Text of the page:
Skin Checks

Skin Cancer

Skin cancers originate from various cell types that make up our skin. They exhibit varying degrees of malignancy and spread (metastases). The commonest skin cancers are classified as non-melanoma skin cancers and melanomas. The most common non-melanoma skin cancers are Basal Cell Carcinoma or BCC and Squamous Cell Carcinoma or SCC. Of these, BCC’s occur more commonly than SCC’s.

BCC’s also tend not to spread (they tend to enlarge locally, in depth and spread) while SCC’s tend to metastasise, especially those on the lip, ear and in individuals whose immune status is compromised.

Melanoma is less common than non melanoma skin cancers but is the more aggressive of the two. Survival rates of melanoma are poor, although with early diagnosis, treatment is easier and survival rates possibly better.

Skin cancer is the most common cancer in Australia and rates are increasing. Melanoma is the most common cancer in the 15 – 44 year age group.

BCC’s are present on sun exposed areas such as the face, upper limbs and trunk. BCC’s, SCC’s and melanomas tend to occur on sun exposed areas while the popularity of sun beds is being recognised as a cause of skin cancers. Both UV-A and UV-B have been identified as causing damage to our DNA, thus inducing the development of skin cancers.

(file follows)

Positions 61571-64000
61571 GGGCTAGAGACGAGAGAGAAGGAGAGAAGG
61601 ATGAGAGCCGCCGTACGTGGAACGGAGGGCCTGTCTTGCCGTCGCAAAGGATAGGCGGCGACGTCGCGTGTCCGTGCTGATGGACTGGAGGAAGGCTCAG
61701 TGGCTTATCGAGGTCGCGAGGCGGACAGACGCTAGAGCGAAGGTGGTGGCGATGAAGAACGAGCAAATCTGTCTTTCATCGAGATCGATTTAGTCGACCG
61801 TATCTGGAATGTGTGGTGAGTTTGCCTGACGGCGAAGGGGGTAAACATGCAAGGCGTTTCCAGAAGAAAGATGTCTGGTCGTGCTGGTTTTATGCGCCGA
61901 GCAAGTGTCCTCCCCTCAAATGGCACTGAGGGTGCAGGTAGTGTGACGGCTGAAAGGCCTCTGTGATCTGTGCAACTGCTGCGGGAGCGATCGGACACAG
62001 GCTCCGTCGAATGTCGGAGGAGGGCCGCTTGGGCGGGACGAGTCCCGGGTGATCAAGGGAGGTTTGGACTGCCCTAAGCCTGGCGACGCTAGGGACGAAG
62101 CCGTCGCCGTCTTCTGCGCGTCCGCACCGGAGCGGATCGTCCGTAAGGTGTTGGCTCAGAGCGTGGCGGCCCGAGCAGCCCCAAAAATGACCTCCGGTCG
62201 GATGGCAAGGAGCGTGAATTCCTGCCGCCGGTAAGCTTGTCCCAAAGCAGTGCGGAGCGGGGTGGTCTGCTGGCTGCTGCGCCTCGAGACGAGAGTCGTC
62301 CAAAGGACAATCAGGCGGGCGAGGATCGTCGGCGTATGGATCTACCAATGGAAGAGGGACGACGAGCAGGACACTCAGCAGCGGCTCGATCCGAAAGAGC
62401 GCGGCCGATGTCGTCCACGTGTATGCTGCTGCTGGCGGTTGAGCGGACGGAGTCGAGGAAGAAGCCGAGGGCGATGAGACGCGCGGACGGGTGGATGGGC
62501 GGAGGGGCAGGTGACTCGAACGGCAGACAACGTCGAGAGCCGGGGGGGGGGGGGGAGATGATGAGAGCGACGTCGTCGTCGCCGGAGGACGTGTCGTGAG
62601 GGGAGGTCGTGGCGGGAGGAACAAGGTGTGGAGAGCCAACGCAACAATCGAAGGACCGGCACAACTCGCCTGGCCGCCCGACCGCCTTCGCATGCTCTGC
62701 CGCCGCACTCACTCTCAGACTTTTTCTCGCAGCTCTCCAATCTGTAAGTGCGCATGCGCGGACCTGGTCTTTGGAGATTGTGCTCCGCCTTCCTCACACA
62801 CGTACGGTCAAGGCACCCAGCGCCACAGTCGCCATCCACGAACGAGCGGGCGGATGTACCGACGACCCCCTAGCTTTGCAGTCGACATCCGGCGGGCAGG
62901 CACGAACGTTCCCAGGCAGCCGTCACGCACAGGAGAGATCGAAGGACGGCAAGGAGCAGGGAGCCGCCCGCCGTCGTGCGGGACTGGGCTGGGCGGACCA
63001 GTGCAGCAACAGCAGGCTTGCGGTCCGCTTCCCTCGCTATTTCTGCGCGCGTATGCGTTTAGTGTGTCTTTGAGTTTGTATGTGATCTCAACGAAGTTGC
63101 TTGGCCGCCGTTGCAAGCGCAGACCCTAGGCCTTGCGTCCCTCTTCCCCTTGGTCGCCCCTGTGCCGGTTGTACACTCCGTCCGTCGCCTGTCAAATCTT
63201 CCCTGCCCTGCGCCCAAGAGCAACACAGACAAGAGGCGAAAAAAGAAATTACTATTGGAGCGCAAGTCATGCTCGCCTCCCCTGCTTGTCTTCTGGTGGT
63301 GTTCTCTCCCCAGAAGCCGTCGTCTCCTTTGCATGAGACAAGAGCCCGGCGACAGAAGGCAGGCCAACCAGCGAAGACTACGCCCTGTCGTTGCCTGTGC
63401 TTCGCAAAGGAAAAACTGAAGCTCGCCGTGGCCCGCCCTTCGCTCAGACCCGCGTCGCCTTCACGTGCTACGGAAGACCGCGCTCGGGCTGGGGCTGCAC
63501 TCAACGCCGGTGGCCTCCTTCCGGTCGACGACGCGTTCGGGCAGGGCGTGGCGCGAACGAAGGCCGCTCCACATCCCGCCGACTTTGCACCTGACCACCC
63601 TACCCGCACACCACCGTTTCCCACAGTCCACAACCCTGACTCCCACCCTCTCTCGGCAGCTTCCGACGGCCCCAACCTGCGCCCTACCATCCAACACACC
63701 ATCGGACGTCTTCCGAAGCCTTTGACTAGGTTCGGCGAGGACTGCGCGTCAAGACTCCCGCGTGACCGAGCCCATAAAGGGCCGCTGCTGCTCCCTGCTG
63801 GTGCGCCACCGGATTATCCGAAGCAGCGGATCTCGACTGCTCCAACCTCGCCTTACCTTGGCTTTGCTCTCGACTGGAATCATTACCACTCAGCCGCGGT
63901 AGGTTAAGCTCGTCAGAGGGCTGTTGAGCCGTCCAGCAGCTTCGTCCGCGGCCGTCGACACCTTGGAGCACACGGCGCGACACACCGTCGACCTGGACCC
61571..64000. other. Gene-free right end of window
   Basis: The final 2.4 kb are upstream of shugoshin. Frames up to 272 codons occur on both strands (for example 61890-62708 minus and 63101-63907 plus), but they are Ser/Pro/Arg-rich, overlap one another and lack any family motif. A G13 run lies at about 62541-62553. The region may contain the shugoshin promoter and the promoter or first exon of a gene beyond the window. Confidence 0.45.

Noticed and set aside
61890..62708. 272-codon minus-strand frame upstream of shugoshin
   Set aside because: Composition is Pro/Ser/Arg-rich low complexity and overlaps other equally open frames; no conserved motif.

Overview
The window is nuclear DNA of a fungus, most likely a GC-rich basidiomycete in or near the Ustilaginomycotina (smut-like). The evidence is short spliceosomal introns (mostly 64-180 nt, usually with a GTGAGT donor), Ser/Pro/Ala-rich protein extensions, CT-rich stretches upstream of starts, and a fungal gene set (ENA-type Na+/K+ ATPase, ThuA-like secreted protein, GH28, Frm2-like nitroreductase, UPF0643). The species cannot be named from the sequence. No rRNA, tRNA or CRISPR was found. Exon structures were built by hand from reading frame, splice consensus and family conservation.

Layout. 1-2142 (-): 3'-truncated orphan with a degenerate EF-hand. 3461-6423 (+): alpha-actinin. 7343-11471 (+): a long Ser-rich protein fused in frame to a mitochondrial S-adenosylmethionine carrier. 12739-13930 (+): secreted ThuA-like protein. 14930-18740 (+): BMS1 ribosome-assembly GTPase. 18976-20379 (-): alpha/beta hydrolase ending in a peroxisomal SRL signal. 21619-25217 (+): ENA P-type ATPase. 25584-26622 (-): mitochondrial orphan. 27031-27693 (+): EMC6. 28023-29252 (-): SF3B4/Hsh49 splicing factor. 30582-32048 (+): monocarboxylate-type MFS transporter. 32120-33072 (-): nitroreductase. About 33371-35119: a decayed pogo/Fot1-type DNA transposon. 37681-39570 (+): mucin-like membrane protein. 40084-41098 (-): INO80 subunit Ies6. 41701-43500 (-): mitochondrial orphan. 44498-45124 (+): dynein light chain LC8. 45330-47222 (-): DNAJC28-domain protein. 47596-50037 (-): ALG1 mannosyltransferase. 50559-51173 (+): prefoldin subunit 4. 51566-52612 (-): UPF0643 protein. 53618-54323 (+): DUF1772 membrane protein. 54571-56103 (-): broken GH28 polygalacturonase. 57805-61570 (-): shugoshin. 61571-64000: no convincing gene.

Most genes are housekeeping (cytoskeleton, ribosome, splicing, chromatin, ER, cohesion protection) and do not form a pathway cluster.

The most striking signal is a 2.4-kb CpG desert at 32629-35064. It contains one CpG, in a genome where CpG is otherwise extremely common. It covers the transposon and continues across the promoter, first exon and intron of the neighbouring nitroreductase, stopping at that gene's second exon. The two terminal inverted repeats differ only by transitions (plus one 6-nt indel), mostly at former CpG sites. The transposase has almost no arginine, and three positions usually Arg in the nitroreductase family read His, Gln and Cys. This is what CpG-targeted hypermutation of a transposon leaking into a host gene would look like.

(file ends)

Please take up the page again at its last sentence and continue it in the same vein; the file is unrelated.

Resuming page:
Prevention Is The Best Measure

  • Avoid excessive sun exposure, especially the midday sun – Remember “Mad dogs and Englishmen go out in the midday sun”
  • Wear a hat, use a sunscreen, sunglasses, cover up with clothing and shade as much as possible
  • Avoid sunburn
  • Avoid solariums
  • Check your skin for new or changing lesions
  • See your doctor about any changed lesions
  • Annual skin checks for those over 50 years
  • Pay particular attention to your skin, especially if you have a family history of melanoma or skin cancer or if you are fair skinned, if you have a repeat history of sunburn
  • If you have a large number of moles.

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